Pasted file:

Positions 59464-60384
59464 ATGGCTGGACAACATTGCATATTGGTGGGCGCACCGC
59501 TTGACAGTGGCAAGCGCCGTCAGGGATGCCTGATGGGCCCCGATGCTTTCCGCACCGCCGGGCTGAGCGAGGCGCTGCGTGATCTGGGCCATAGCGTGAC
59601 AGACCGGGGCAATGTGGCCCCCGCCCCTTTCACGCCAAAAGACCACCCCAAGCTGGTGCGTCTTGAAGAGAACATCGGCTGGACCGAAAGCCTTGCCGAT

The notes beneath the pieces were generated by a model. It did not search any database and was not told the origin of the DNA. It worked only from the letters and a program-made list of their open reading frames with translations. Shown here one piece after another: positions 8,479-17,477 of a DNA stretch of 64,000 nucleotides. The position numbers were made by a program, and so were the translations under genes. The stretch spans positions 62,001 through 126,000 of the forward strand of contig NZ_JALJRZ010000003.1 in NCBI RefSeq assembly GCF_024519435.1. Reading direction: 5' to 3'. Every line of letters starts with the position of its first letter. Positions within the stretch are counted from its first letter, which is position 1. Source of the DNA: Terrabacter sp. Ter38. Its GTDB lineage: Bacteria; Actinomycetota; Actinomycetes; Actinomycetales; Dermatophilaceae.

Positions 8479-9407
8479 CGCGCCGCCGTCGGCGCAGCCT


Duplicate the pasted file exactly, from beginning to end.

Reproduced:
Positions 59464-60384
59464 ATGGCTGGACAACATTGCATATTGGTGGGCGCACCGC
59501 TTGACAGTGGCAAGCGCCGTCAGGGATGCCTGATGGGCCCCGATGCTTTCCGCACCGCCGGGCTGAGCGAGGCGCTGCGTGATCTGGGCCATAGCGTGAC
59601 AGACCGGGGCAATGTGGCCCCCGCCCCTTTCACGCCAAAAGACCACCCCAAGCTGGTGCGTCTTGAAGAGAACATCGGCTGGACCGAAAGCCTTGCCGAT

The notes beneath the pieces were generated by a model. It did not search any database and was not told the origin of the DNA. It worked only from the letters and a program-made list of their open reading frames with translations. Shown here one piece after another: positions 8,479-17,477 of a DNA stretch of 64,000 nucleotides. The position numbers were made by a program, and so were the translations under genes. The stretch spans positions 62,001 through 126,000 of the forward strand of contig NZ_JALJRZ010000003.1 in NCBI RefSeq assembly GCF_024519435.1. Reading direction: 5' to 3'. Every line of letters starts with the position of its first letter. Positions within the stretch are counted from its first letter, which is position 1. Source of the DNA: Terrabacter sp. Ter38. Its GTDB lineage: Bacteria; Actinomycetota; Actinomycetes; Actinomycetales; Dermatophilaceae.

Positions 8479-9407
8479 CGCGCCGCCGTCGGCGCAGCCT